“We shouldn’t assume that just because people live together that it’s easy for them to maintain a sex life.”
As well, partners should take heed of out-of-COVID dimension sexually transmitted diseases because it may be difficult to access medical treatment at this time.
Of course, some people won’t follow guidelines, even if in places such as Italy, at the height of the outbreak the Carabinieri were stopping cars and demanding explanations for being out during the lockdown. Visiting your boyfriend didn’t cut it.
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There are means to maintain intimacy between non-live-in partners, Wood notes. “There are ways to be creative and build those relationships while following distancing guidelines. Virtual dates using virtual sex toys is one option.”
The heart wants what it wants. So do the cha-cha genes in your jeans.
“Sex is a pretty powerful drive,” says Dr. Jennifer Blake, an obstetrician and president of the Society of Obstetricians and Gynaecologists of Canada. “The soul is not always the most rational.”
The society also has issued a guidance fact sheet. “Can you have sex?” it asks. “Yes you can!”
Again, masturbation is least risky. Next safest is a consenting partner “that you live with.” Although not entirely safe, unless you’re wearing a full-body condom. “Even a giant bottle of water hanging over a couple having sex in their bed doesn’t make it perfectly safe,” says Blake.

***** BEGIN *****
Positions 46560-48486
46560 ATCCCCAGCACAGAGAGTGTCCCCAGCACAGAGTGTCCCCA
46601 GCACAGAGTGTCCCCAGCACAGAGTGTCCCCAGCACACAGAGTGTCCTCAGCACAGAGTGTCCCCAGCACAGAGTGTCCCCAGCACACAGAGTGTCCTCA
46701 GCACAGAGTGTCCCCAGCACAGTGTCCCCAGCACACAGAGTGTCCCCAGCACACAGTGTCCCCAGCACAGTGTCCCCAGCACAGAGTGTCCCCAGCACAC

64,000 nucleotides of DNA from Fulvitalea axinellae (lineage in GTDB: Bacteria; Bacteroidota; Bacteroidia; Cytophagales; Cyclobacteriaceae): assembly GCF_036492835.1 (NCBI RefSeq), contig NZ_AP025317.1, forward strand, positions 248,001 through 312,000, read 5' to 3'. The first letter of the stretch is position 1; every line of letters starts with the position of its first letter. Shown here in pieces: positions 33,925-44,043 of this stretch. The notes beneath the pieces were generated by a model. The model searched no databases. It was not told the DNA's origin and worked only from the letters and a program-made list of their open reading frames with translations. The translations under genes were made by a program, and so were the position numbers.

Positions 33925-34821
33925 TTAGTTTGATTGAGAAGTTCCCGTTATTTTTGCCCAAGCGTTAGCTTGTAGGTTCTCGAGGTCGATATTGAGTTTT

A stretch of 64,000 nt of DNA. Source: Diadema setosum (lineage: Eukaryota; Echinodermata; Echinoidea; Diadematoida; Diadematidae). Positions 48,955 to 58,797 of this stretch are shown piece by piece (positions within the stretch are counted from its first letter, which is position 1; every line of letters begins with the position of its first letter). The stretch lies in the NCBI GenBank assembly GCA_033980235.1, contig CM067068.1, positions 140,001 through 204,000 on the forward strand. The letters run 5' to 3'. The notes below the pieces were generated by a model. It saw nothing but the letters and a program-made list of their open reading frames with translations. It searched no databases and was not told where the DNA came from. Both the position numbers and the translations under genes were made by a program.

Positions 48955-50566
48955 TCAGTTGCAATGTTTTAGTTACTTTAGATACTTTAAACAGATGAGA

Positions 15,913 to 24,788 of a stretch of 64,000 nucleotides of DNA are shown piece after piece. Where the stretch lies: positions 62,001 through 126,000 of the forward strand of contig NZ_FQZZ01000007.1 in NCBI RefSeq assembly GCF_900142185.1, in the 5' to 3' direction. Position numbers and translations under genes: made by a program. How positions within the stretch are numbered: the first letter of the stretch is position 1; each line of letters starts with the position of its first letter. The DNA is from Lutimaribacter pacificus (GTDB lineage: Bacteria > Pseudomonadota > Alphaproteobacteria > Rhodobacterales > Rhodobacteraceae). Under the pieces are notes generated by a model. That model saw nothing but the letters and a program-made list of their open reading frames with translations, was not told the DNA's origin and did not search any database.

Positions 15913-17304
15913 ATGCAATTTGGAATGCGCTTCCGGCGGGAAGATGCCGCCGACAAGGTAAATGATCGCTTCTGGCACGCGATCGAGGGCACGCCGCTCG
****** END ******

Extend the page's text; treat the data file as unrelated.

The society stresses that public health guidelines should be followed but tacitly realizes those in the throes of sexual desire might not comply, either making carnal visits or bringing a partner into the home. Core advice: Avoid having sex with someone who doesn’t live with you. Which is fine for spouses and couples but full of tactical obstacles for the dating set. Toronto may have, on Wednesday, shifted its recommendation from stay-home to keep-your-distance, as of this week, but that doesn’t fit for sex.
“If you choose not to follow that advice,” according to the Society fact sheet, “please consider minimizing travel back and forth (can one of you stay over for a few nights?)” And: “If you plan to travel consider making this exception for only one partner to limit potential spread of COVID-19 (wait to see other partners post-COVID-19.”
Or, as Blake puts it: “Do you really want to go there? Is it not possible to just wait?”
For many, apparently not, although not necessarily going in-person Full Monty. So, swipe-left and swipe-right. The “lonely normal” has sparked a massive spike in people using dating apps whilst romancing the coronavirus. OKCupid has recorded a 30 per cent increase in usage since March 11; Tinder — with its proud reputation for casual dating (euphemism for sex) — says daily conversations have surged by 20 per cent. Match.com, video-chatting wasn’t a thing, with only six per cent of users expressing interest in its new in-app video service pre-pandemic, its CEO Hesam Hosseini recently told Fast Company magazine. But since launching its in-app feature on April 15, that interest has crested to 60 per cent.
Text-based interaction can get awfully stale awfully fast, however. Dating sites have thus set up virtual happy hours and group-mingling while also providing connection suggestions. Participants have built playlists together, tackled crossword puzzles in tandem, even — purportedly — doing their taxes virtual cheek to virtual cheek, which sounds horribly unromantic. One fellow even ordered wine delivery to both households, so they could virtually taste-test.
OKCupid, by the way, was reportedly where Neil met Antonia a year ago, the professor and his inamorata, his-and-her sex scofflaws.
From Ferguson’s mea culpa: “I deeply regret any undermining of the clear message and the continued need for social distancing to control this devastating impact.
“The government guidance is unequivocal and is there to protect all of us.”
Pedant hoisted on his own petard.